By Tristan Harris 16/05 Updated: 23/05 20:53
LOCAL stroke services which are currently split between at Redditch's Alexandra Hospital and the Worcestershire Royal could all be based in Worcester under a controversial proposal to be discussed on Tuesday (May 22).
Although a number of options were outlined for the meeting of the Worcestershire Health Overview and Scrutiny Committee (HOSC), the recommendation is to centralise the services for the whole county in Worcester, removing those now based in Redditch.
Alternatives included keeping the provision the way it is at the moment, split between Redditch and Worcester, and one to move them all to the Alex.
It follows a review of local hospital-based stroke services to see how they could be improved for the whole county.
Bromsgrove MP Sajid Javid slammed the decision, saying Redditch would have been a better option than Worcester.
"If stroke services are to be centralised, then the Alexandra Hospital is surely the best option.
"It would build upon local established capacity for stroke care, particularly with the country's first specialist Life After Stroke Centre nearby, and help build a centre of excellence in this field in Worcestershire."
Simon Hairsnape is the Chief Operating Officer for Wyre Forest Clinical Commissioning Group and Redditch and Bromsgrove Clinical Commissioning Group.
He said the recommendation was made after a very thorough review process involving patients, senior clinicians, GPs and external clinical advisers, who considered a number of different options.
"Their recommended option is that acute stroke services should centralised at Worcestershire Royal Hospital, as this would lead to an improvement in the clinical effectiveness of the service and would reduce the amount of time patients would need to spend in hospital.
“As part of this proposal acute stroke services would no longer be provided by the Alexandra Hospital in Redditch, and whilst I understand this may be a cause of concern, we do have a responsibility as a commissioner of healthcare to ensure that the services provided are of the highest quality and demonstrate the greatest clinical effectiveness."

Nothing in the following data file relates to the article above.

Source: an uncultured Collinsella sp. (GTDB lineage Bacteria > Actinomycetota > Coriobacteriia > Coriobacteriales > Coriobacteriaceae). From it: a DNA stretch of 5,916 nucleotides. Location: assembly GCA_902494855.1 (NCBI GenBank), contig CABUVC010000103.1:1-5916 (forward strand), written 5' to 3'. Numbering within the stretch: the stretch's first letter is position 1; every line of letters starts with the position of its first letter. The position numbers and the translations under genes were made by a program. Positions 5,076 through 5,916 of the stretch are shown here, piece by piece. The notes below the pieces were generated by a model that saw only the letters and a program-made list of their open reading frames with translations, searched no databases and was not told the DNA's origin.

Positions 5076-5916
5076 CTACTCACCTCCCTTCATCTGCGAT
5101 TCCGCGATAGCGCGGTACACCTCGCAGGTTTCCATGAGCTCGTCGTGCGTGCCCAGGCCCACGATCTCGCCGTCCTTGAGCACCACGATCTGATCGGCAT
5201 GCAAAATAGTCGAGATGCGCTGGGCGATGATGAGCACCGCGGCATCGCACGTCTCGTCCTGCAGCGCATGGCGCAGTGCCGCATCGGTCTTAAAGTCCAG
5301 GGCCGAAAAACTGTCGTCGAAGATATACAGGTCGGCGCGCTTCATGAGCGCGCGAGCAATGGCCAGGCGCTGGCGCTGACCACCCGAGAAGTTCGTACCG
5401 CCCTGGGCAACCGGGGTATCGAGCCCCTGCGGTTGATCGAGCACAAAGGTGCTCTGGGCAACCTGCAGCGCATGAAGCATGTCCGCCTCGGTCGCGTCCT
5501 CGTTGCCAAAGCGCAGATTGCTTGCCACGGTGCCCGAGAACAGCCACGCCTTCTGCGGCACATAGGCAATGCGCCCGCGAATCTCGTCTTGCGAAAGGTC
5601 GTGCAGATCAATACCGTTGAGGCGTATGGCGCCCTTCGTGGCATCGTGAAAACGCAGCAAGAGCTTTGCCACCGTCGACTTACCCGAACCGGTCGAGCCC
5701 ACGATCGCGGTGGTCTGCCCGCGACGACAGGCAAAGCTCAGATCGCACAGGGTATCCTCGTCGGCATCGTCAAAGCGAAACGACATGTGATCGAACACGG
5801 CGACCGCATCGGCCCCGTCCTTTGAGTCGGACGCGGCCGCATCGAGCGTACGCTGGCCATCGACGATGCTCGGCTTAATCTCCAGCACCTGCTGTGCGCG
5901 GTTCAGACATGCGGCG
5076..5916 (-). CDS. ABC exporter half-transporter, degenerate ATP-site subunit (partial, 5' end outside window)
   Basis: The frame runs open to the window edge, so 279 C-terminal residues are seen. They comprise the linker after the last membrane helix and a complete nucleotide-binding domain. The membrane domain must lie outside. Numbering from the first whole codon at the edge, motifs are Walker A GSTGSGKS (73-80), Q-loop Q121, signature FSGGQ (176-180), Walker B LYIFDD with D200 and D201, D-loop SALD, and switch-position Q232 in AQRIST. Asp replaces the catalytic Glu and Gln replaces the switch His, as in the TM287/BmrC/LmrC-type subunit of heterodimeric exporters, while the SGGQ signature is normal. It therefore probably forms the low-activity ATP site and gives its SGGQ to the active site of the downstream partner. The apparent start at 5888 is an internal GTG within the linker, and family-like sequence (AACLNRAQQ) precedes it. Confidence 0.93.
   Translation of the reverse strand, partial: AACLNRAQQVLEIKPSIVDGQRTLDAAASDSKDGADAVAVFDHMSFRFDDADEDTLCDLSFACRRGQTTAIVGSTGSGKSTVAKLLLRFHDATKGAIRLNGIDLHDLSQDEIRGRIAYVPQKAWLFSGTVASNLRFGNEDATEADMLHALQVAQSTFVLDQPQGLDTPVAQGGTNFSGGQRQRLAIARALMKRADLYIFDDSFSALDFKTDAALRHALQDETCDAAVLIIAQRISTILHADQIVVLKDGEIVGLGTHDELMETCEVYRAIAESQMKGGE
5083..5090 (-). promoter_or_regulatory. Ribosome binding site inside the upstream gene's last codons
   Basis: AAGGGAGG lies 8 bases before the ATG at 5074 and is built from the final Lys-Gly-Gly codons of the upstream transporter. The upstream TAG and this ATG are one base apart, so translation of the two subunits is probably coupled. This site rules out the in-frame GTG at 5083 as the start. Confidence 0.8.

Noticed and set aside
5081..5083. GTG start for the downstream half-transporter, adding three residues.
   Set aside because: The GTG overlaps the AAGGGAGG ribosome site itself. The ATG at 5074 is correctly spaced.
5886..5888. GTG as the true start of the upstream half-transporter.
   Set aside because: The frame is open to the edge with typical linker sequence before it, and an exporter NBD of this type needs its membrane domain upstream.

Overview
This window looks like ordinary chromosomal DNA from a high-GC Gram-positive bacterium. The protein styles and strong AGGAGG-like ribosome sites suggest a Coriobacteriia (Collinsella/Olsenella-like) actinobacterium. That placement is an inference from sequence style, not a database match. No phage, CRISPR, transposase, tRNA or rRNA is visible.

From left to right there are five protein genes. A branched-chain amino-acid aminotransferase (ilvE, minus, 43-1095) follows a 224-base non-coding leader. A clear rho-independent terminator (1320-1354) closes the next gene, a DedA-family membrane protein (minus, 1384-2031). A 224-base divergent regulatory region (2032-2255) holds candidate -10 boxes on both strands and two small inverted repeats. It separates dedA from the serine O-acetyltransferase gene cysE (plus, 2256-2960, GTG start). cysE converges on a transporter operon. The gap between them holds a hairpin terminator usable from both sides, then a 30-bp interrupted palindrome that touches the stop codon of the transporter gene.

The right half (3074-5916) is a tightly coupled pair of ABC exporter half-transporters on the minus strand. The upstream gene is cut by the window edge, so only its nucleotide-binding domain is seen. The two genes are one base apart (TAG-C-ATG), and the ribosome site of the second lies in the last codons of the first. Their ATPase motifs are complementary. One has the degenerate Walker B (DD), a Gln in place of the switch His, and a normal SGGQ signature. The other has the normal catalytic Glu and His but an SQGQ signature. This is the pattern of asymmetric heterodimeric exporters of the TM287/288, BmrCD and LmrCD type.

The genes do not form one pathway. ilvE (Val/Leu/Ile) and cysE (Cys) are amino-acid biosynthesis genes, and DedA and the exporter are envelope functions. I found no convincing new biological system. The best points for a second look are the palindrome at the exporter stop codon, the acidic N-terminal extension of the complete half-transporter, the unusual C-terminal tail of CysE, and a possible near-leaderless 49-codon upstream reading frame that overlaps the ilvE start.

A Stroke Association spokesperson said: "In the last five years, particularly since the introduction of the National Stroke Strategy, Worcestershire has made many improvements to their stroke care pathway and continues to do so – involving statutory and voluntary organisations and stroke survivors."
She said the proposals to provide acute care for the whole county in Worcester had been the result of careful evaluation and would enable the best use of existing resources and provision of specialist acute stroke care to be available 24/7 in an accessible and central location.
She added the overall aim of the changes was to improve the quality of care received by stroke survivors, improve outcomes and reduce the long-term effects for stroke survivors – all aims supported by the Stroke Association.
"It is really vital any person with a possible stroke reaches a specialist unit within four hours to enable the best initial treatment – especially if thrombolysis would be appropriate.
"Similar changes have been made in other parts of England and have resulted in improved outcomes for stroke survivors," she said.
After the proposals have gone before the HOSC on Tuesday (May 22), the Board of NHS Worcestershire will then consider the proposal.
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